And Jacob said,—the combined beauty and power, humility and boldness, simplicity and sublimity, brevity and comprehensiveness of this prayer, of which Kalisch somewhat hypercritically complains that it ought to have been offered before resorting to the preceding precautions, has been universally recognized—O God of my father Abraham, and God of my father Isaac, the Lord—Jacob’s invocation is addressed not to Deity in general, but to the living personal Elohim who had taken his fathers Abraham and Isaac into covenant, i.e. to Jehovah who had enriched them with promises of which he was the heir, and who had specially appeared unto himself (cf. Genesis 28:13Genesis 31:3Genesis 31:13)—which saidst unto me, Return unto thy country, and to thy kindred, and I will deal well with thee:—here was a clear indication that Jacob had in faith both obeyed the command and embraced the promise made known to him in Haran—I am not worthy of the least of (literally, I am less than) all the mercies, and (of) all the truth, which thou hast showed unto thy servant;—the profound humility which these words breathe is a sure indication that the character of Jacob had either undergone a great inward transformation, if that was not experienced twenty years before at Bethel, or had shaken off the moral and spiritual lethargy under which he too manifestly labored while in the service of Laban—for with my staff (i.e. possessing nothing but my staff) I passed over this Jordan (the Jabbok was situated near, indeed is a tributary of the Jordan); and now I am become two bands (or Macha-noth). Deliver me, I pray thee, from the hand of my brother, from the hand of Esau (thus passing from thanksgiving to direct petition, brief, explicit, and fervent): for I fear him, lest he will come and smite me (i.e. my whole clan, as Ishmael, Israel, Edom signify not individuals, but races), and the mother with the children. Literally, mother upon the children, a proverbial expression for unsparing cruelty (Rosenmüller, Keil), or complete extirpation (Kalisch), taken from the idea of destroying a bird while sitting upon its young (cf. Hosea 10:14). And thou saidst, I will surely do thee good,—literally, doing good, I will do good to thee (vide Genesis 28:13). Jacob here pleads the Divine promises at Bethel (Genesis 28:13-1.28.15) and at Haran (Genesis 31:3), as an argument why Jehovah should extend to him protection against Esau—conduct at which Tuch is scandalized as “somewhat inaptly reminding God of his commands and promises, and calling upon him to keep his word; but just this is what God expects his people to do (Isaiah 43:26), and according to Scripture the Divine promise is always the petitioner’s best warrant—and make thy seed as the sand of the sea,—this was the sense, without the ipsissima verb? of the Bethel promise, which likened Jacob’s descendants to the dust upon the ground, as Abraham’s seed had previously been compared to the dust of the earth (Genesis 13:16), the stars of heaven (Genesis 15:5), and the sand upon the sea-shore (Genesis 22:17)—which cannot be numbered for multitude.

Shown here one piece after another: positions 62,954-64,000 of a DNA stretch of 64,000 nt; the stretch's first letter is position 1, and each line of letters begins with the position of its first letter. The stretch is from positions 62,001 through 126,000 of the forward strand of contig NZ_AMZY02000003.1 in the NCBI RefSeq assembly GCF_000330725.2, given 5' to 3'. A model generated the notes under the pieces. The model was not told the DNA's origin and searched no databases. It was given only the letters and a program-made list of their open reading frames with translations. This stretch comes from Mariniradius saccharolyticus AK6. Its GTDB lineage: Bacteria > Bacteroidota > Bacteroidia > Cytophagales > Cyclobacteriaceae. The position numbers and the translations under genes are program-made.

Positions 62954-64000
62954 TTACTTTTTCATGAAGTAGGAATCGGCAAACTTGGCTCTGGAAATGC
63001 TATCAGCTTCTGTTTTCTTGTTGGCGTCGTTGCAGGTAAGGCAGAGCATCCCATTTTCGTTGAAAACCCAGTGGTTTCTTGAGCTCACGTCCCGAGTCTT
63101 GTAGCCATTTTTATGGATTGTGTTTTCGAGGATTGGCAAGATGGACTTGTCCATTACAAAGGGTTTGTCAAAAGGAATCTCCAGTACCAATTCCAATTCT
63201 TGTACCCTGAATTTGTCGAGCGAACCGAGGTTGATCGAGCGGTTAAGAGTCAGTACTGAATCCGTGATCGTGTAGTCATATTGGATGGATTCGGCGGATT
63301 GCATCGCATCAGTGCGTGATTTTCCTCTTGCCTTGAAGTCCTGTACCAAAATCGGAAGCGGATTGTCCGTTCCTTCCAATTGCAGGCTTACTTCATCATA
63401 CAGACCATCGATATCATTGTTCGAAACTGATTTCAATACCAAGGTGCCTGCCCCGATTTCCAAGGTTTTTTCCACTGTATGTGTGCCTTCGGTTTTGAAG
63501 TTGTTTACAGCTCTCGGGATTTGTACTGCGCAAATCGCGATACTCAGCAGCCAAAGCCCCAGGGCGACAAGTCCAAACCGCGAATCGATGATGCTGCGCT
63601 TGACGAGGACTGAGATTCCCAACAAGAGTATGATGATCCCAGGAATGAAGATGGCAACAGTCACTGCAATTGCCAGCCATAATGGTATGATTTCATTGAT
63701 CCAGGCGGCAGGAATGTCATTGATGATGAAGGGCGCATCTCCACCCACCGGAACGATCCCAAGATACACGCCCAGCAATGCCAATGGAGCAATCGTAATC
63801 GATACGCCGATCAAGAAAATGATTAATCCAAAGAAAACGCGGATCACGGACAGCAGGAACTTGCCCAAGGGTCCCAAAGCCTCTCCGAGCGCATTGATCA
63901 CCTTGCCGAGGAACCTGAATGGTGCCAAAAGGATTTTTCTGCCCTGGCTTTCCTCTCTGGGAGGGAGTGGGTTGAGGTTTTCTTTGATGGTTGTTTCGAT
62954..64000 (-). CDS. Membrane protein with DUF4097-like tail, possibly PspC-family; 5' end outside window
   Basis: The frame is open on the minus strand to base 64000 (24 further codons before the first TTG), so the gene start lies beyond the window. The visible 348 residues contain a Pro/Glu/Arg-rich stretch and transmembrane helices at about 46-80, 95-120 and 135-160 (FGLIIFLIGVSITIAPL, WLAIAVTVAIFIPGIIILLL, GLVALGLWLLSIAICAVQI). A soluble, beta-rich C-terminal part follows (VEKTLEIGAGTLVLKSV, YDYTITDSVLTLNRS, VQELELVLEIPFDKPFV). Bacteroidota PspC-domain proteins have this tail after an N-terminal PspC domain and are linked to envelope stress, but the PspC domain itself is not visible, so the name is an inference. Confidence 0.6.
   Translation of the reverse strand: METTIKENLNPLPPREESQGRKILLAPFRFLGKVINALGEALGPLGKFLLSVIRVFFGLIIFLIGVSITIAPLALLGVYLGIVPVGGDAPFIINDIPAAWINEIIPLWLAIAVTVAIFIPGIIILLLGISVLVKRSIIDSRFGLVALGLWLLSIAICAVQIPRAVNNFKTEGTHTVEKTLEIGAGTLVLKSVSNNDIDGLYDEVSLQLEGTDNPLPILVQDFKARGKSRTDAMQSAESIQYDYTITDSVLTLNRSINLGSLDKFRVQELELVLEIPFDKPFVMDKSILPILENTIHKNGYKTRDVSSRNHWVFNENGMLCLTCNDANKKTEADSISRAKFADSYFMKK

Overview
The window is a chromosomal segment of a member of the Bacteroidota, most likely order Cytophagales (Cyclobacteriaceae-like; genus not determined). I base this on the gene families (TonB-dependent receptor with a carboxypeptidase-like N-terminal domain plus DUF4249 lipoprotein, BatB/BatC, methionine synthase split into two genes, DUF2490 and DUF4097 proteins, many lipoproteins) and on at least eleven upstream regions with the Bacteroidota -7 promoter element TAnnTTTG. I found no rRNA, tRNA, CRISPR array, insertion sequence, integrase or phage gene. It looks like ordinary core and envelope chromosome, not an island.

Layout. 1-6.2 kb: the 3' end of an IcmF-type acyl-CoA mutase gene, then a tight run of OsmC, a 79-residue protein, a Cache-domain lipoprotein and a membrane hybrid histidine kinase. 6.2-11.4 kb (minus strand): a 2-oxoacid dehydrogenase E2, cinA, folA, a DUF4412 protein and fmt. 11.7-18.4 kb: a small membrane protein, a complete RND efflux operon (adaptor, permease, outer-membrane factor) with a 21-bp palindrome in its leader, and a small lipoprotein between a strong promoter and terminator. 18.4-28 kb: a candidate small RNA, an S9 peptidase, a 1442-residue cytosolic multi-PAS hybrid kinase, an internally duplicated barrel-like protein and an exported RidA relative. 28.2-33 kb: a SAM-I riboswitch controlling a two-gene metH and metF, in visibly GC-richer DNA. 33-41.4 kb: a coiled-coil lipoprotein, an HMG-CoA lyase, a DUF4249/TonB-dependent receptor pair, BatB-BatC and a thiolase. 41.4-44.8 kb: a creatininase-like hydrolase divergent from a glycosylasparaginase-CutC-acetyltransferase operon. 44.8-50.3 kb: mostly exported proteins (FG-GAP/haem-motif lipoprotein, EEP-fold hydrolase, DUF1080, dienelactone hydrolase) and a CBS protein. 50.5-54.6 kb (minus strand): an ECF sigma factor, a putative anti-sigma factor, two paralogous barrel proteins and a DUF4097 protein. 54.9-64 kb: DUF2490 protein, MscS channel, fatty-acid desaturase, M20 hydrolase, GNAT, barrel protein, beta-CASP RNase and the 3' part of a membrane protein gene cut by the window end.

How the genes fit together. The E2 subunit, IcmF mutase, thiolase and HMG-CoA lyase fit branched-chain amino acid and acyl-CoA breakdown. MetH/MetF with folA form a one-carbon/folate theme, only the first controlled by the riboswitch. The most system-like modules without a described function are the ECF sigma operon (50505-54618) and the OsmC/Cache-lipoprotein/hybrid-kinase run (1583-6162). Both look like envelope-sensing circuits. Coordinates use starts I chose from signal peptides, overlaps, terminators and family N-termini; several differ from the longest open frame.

Prof. Meira Z. Kensky at wrote Jacob’s Struggle at Jabbok: The Limits of Strategy for and it’s a terrific read about his character, his destiny, and the role of divine providence in Jacob’s life. I’ll include some excerpts below: